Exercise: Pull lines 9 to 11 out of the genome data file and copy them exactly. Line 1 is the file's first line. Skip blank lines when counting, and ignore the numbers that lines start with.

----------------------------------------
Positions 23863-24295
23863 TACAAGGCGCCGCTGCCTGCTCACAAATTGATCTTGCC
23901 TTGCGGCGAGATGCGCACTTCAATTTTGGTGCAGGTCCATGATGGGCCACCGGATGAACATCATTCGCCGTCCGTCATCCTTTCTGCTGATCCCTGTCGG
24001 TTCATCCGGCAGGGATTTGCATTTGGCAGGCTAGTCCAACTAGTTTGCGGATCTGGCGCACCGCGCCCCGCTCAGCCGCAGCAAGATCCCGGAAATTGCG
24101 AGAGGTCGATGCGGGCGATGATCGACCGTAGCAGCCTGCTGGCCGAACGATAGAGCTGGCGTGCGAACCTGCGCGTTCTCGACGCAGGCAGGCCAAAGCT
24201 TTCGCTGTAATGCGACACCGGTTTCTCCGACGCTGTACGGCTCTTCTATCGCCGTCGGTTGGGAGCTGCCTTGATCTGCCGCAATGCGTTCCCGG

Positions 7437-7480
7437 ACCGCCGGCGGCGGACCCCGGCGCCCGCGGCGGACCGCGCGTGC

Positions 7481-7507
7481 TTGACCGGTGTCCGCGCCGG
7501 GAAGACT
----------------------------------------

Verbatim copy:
Positions 7481-7507
7481 TTGACCGGTGTCCGCGCCGG
7501 GAAGACT